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New board member and GWS Giants player Annalyse Lister spoke to about her football journey, why she nominated for the AFLPA board and the importance of player advocacy.

Firstly, congratulations on being elected to the AFL Players’ Board. Where did the desire to nominate come from?

I had a few different conversations with people and for me, personally, diversity on the board was really important. With Meg Downie retiring from her position, I really wanted to see another female representative take her place. So, I had chats with both AFLW players from the Giants and also throughout the League and their passion for equity in women’s sport and growing the AFLW was something that really stood out for me. I felt that with my experience outside of football I could hopefully make a difference and that lead me to nominate.

As you mentioned about diversity, this is one of the most diverse boards we’ve had. What’s it like to be nominated alongside players like Darcy Moore, Neville Jetta and Tom Jonas?

I haven’t had the opportunity to do any work with them yet but the thing that really stood out for me was seeing an Indigenous player nominated as well. I think it shows where society is at the moment and the fact that as an industry we really want to drive change and make differences compared to how things have been in the past. That’s really important and it also shows the values of the playing group as a whole who want to be inclusive to everyone irrespective of gender, race, sexual orientation, religion or anything that might have caused a divide in the past.

GWS Giants defender Phil Davis has been a long-serving board member and was previously a delegate. What’s it like to have someone like him who you can bounce ideas off?

As I mentioned, I spoke to a few different people before I decided to nominate and Phil was one of them. It was really important for me to understand what my role was going to be and what it would require of me so I could really grasp the areas that I’d be able to make a difference. Phil was really encouraging and said it would be something worthwhile pursuing and that certainly gave me a bit of confidence and guidance going into the nomination process as well.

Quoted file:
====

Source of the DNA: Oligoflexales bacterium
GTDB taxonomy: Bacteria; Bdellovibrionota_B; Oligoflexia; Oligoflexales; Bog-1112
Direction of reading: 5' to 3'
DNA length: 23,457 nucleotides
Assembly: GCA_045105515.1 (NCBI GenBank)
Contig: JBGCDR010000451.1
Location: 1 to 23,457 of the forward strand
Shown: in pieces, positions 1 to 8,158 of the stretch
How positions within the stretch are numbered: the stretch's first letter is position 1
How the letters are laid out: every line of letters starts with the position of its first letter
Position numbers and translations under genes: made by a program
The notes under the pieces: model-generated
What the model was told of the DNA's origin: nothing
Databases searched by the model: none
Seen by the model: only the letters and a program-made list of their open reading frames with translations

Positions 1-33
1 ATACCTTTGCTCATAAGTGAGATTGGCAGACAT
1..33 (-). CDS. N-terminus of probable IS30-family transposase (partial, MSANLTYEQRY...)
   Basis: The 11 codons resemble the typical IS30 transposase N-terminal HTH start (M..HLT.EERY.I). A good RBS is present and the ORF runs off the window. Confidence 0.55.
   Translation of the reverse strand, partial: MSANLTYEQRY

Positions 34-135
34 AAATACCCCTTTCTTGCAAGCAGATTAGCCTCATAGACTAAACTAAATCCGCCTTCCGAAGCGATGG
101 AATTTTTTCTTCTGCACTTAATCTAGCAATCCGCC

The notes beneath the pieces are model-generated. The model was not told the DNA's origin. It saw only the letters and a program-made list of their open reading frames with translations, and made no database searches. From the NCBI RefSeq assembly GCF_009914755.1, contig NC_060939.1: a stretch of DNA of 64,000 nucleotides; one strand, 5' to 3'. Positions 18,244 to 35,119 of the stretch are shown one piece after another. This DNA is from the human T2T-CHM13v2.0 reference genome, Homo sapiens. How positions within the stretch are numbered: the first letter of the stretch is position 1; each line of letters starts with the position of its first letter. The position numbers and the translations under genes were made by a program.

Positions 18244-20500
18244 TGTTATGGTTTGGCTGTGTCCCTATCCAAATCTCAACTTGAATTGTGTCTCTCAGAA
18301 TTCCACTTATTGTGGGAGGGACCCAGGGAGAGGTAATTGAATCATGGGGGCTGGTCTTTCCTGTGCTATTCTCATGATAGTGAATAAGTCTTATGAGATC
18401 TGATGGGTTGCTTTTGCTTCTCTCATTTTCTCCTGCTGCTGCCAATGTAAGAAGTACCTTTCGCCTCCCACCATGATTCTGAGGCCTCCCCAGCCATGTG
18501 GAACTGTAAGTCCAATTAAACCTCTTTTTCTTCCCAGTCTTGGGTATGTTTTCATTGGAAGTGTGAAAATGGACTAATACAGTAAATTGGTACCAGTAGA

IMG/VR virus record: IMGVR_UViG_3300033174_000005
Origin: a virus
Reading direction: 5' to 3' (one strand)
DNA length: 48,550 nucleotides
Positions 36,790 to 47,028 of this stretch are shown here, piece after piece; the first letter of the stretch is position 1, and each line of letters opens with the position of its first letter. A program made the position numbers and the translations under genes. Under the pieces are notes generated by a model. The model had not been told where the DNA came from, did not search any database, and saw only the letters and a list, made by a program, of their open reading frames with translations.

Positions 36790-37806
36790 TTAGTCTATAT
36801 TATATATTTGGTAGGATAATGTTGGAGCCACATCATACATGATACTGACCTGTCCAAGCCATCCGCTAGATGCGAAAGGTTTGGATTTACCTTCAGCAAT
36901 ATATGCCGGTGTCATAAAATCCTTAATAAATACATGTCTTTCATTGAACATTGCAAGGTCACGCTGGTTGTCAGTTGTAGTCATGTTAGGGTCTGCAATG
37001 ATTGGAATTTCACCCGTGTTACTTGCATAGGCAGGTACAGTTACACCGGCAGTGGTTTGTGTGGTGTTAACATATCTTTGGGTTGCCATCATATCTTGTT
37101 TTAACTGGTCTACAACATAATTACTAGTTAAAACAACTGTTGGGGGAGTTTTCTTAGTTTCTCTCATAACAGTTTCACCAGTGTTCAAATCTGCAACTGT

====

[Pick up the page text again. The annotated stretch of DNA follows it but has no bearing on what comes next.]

Like many of your fellow AFLW players you’re a cross-code athlete. What has your football journey looked like?

Coming across from hockey I feel like I have a similar story to a lot of AFLW players who didn’t grow up playing the sport. I remember watching the first season in 2017 and really enjoying the game so I decided to give it a crack and just to see how I would go. I couldn’t have envisaged that I would have been successful in landing on AFL list, at that point it was really just a dream. When I made the call to start playing women’s football, I went down to Darebin Falcons (VFLW), which seemed to be the Holy Grail of women’s football and playing alongside really inspiring players like Daisy Pearce and Lauren Arnell just demonstrated the level of talent that was floating around.

That experience really motivated me to initially try to get a kick, then get a game every week and eventually motivated me to make it to the next level. As someone who grew up playing a lot of elite level sport, and hockey probably doesn’t have the greatest backing outside of the Olympics, it was great to be part of a sport like football where you’re really playing for the fans and a community behind you. It’s not just about the enjoyment of the game – that was a new aspect for me.

It’s always interesting to chat to a cross-code athlete and really understand how their experiences from their previous sport differ compared to the AFLW. What’s that experience been like for you?